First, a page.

It is debatable whether blind faith is truly faith at all. Faith is the perceptive gray area where scientific facts meet an individual's experiential truths - the extreme of the former is left feeling in the dark whereas the latter is caught blinded by the light. By proper scientific method, it is intellectually dishonest for me to declare the existence of God with utmost certainty, but to my individual spirit, I would be intellectually dishonest to deny the existence of God even for a second. This leaves the best of both worlds, as the believer is called to be able to give reasons for his faith, a deviation from mere fantasy.
Someone with a fresh mind, one not conditioned by upbringing and environment, would doubtless look at science and the powerful reductionism that it inspires as overwhelmingly the better mode of understanding the world, and would doubtless scorn religion as sentimental wishful thinking. Would not that same uncluttered mind also see the attempts to reconcile science and religion by disparaging the reduction of the complex to the simple as attempts guided by muddle-headed sentiment and intellectually dishonest emotion?...Religion closes off the central questions of existence by attempting to dissuade us from further enquiry by asserting that we cannot ever hope to comprehend. We are, religion asserts, simply too puny. Through fear of being shown to be vacuous, religion denies the awesome power of human comprehension. It seeks to thwart, by encouraging awe in things unseen, the disclosure of the emptiness of faith. Religion, in contrast to science, deploys the repugnant view that the world is too big for our understanding. Science, in contrast to religion, opens up the great questions of being to rational discussion, to discussion with the prospect of resolution and elucidation. Science, above all, respects the power of the human intellect. Science is the apotheosis of the intellect and the consummation of the Renaissance. Science respects more deeply the potential of humanity than religion ever can.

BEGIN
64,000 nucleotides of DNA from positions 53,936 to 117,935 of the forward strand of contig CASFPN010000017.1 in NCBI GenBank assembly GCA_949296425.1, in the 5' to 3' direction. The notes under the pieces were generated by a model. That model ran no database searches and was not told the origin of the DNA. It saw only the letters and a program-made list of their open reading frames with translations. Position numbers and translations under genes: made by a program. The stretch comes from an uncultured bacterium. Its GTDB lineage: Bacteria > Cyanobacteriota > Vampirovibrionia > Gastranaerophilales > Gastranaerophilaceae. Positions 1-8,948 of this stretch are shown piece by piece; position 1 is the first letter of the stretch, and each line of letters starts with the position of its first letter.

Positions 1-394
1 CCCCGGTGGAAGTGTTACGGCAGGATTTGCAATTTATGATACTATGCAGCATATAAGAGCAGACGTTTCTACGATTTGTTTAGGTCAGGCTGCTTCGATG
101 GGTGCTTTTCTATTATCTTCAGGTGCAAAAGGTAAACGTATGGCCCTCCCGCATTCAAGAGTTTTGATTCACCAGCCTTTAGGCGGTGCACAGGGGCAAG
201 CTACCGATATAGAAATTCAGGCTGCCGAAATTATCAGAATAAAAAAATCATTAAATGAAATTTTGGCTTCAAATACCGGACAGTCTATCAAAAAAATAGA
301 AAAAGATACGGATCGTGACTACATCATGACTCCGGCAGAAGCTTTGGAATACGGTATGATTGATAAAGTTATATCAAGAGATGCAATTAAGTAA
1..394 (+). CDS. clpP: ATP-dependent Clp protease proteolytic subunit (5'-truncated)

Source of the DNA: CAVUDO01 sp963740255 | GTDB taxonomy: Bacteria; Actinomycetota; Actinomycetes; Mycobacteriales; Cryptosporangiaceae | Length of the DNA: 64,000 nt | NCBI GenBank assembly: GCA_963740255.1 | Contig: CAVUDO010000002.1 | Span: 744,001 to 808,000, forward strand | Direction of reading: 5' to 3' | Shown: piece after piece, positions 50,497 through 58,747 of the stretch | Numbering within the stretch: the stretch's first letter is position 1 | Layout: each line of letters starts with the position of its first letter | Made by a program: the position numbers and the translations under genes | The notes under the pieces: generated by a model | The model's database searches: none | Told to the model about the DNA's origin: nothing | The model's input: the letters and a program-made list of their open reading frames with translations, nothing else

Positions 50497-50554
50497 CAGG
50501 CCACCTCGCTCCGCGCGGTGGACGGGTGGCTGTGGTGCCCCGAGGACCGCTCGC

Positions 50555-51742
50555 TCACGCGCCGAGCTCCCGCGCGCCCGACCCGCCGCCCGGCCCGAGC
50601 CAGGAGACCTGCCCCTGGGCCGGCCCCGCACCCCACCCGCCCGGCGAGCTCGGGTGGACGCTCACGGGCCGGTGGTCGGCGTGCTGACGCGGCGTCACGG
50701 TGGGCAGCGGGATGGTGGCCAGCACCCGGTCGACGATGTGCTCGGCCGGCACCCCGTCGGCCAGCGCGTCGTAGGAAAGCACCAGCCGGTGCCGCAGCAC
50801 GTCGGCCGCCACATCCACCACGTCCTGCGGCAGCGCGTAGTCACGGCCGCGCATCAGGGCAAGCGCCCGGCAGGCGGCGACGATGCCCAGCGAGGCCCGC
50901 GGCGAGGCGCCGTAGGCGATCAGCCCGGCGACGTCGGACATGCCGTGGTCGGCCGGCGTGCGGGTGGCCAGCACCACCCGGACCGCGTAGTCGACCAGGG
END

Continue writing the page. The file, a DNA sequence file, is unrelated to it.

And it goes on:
I think that when in doubt about the truth of an issue, it's safer and in better taste to select the least numerous of the adversaries.
The ancients were afraid that if they went to the end of the earth they would fall off and be consumed by dragons. But once we understand that Christianity is true to what is there, true to the ultimate environment - the infinite, personal God who is really there - then our minds are freed. We can pursue any question and can be sure that we will not fall off the end of the earth.
We live by revelation, as Christians, as artists, which means we must be careful never to get set into rigid molds. The minute we begin to think we know all the answers, we forget the questions, and we become smug like the Pharisee who listed all his considerable virtues, and thanked God that he was not like other men.Unamuno might be describing the artist as well as the Christian as he writes, Those who believe they believe in God, but without passion in the heart, without anguish of mind, without uncertainty, without doubt, and even at times without despair, believe only in the idea of God, and not in God himself.
Sometimes doubting is not a lack of faith, but an expression of it. Sometimes to doubt is to merely insist that God be taken seriously not frivolously, to insist that our faith is placed in and upheld by something other than seeming conjuring tricks.
Question everything—no matter how beloved, or how long-held, or how exalted—without apology. Only those who build their world upon lies need fear an inquisitive mind. The truth will remain, even after a storm of doubt and revolution has washed over it. Only illusions need be protected. The truth need not be defended; it existed before us and will continue to exist after us.
Belief acts as a temporary bridge when we are trying to accept something that seems incomprehensible. We use belief and simply accept the workings we cannot understand until the time comes when at last we comprehend.
I have always felt that doubt was the beginning of wisdom, and the fear of God was the end of wisdom.